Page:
When Durham testified at the trial, she added something new to her story which she had not reported to the police on Feb. 9. She now claimed that she had reported the confession to her supervisor the next day, on Dec. 10, making a handwritten report. Neither her supervisor nor the alleged handwritten statement was ever presented in court. Instead, the DA sent an officer to the hospital, returning with a suspicious typed version of the alleged Dec. 10 report. Sabo accepted the unsigned and unauthenticated paper despite both Durham’s disavowal - because it was typed and not handwritten - and the defense’s protest that its authorship and authenticity were unproven.
Gary Bell, Faulkner’s partner and self-described “best friend,” testified that his two month memory lapse had resulted from his having been so upset over Faulkner’s death that he had forgotten to report it to police.
Later, at the 1995 PCRA hearings, Wakshul testified that both his contradictory report made on Dec. 9, 1981 - “The negro male made no comment” - and the two month delay were simply bad mistakes. He repeated his earlier statement given to police on Feb. 11, 1982, that he “didn’t realize it [Abu-Jamal's alleged confession] had any importance until that day.” Contradicting the DA’s assertion of Wakshul’s unavailability in 1982, Wakshul also testified in 1995 that he had in fact been home for his 1982 vacation and available for trial testimony, in accordance with explicit instructions to stay in town for the trial so that he could testify if called.
Just days before his PCRA testimony, undercover police officers savagely beat Wakshul in front of a sitting judge in the Common Pleas Courtroom where Wakshul worked as a court crier. The two attackers, Kenneth Fleming and Jean Langen, were later suspended without pay as punishment. With the motive still unexplained, Dave Lindorff and J. Patrick O’Connor speculate that the beating may have been used to intimidate Wakshul into maintaining his “confession” story at the PCRA hearings.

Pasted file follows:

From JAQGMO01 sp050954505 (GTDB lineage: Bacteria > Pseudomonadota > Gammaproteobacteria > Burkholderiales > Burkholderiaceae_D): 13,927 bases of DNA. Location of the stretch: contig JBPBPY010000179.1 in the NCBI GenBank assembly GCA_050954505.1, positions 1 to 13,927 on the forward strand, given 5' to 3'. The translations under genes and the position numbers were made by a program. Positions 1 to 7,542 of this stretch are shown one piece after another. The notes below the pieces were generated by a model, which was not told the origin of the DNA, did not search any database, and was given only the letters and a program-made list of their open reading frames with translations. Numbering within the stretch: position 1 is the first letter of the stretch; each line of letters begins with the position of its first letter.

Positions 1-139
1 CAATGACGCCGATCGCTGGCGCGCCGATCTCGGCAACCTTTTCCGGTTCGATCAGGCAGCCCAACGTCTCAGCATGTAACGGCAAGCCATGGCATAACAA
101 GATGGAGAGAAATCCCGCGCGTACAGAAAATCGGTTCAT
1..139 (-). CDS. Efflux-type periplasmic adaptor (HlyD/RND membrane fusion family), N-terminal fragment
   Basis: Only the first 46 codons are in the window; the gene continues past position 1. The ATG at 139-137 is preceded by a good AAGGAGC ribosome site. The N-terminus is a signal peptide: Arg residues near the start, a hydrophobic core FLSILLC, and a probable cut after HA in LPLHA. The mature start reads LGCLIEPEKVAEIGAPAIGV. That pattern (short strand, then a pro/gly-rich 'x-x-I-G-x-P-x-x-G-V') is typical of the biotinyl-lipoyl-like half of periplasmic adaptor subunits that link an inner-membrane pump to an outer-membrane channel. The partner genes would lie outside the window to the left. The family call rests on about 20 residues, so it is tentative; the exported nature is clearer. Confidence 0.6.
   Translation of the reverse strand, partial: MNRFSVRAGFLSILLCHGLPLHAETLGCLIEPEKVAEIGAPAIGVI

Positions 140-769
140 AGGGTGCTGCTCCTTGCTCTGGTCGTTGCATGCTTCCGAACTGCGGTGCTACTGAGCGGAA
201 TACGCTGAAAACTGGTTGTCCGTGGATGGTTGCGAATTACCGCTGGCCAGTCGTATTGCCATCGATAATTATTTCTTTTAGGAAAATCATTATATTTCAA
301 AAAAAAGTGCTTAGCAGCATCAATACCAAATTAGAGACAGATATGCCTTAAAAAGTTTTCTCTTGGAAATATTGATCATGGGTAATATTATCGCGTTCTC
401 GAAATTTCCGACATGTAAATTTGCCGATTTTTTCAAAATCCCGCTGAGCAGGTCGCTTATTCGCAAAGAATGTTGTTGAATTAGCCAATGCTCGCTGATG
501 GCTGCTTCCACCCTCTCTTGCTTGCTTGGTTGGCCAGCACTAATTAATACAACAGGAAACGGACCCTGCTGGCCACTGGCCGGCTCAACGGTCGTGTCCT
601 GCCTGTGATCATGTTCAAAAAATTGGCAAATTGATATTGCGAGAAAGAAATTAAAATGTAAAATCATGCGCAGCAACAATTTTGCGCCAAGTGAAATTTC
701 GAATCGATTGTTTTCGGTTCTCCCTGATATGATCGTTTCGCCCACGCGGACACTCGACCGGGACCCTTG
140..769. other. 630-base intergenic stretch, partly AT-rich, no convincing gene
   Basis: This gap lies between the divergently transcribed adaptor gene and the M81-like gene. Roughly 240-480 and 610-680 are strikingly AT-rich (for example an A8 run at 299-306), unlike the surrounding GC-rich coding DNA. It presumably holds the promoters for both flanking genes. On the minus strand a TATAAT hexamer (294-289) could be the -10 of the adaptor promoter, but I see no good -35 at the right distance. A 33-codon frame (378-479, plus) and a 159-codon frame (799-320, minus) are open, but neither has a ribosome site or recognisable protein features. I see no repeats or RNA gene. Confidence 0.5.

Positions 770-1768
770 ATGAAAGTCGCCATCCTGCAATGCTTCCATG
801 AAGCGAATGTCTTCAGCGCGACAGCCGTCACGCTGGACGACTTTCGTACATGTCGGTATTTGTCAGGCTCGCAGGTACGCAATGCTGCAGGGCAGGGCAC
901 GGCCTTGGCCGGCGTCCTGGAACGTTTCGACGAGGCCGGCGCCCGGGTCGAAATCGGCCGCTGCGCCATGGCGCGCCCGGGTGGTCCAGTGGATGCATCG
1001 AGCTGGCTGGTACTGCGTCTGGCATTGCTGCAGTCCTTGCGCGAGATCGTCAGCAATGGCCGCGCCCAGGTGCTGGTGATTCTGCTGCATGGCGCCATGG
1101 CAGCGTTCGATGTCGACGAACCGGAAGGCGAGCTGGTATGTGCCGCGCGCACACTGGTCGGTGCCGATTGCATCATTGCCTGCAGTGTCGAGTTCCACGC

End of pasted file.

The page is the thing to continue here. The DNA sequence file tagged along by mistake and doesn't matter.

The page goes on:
Regarding Abu-Jamal’s alleged confession, Amnesty International concluded: “The likelihood of two police officers and a security guard forgetting or neglecting to report the confession of a suspect in the killing of another police officer for more than two months strains credulity.”

Conclusion: The DA still wants to execute

You can join the thousands of supporters around the world in calling on Attorney General Eric Holder to conduct a civil rights investigation into Mumia’s case by going to and signing the petition. – Photo: AP
You can join the thousands of supporters around the world in calling on Attorney General Eric Holder to conduct a civil rights investigation into Mumia’s case by going to and signing the petition. – Photo: AP

“The urgent need for a civil rights investigation is heightened because the DA is still trying to execute Mumia,” emphasizes Dr. Suzanne Ross, an organizer of the campaign seeking an investigation. This past March, the U.S. Supreme Court declined to hear Abu-Jamal’s appeal for a new guilt-phase trial, but the Court has yet to rule on whether to hear the appeal made simultaneously by the Philadelphia District Attorney’s office, which seeks to execute Abu-Jamal without granting him a new penalty-phase trial. In March 2008, the Third Circuit Court affirmed Federal District Court Judge William Yohn’s 2001 decision “overturning” the death sentence. Citing the 1988 Mills v. Maryland precedent, Yohn had ruled that sentencing forms used by jurors and Judge Albert Sabo’s instructions to the jury were potentially confusing, and that therefore jurors could have mistakenly believed that they had to unanimously agree on any mitigating circumstances in order to consider them as weighing against a death sentence.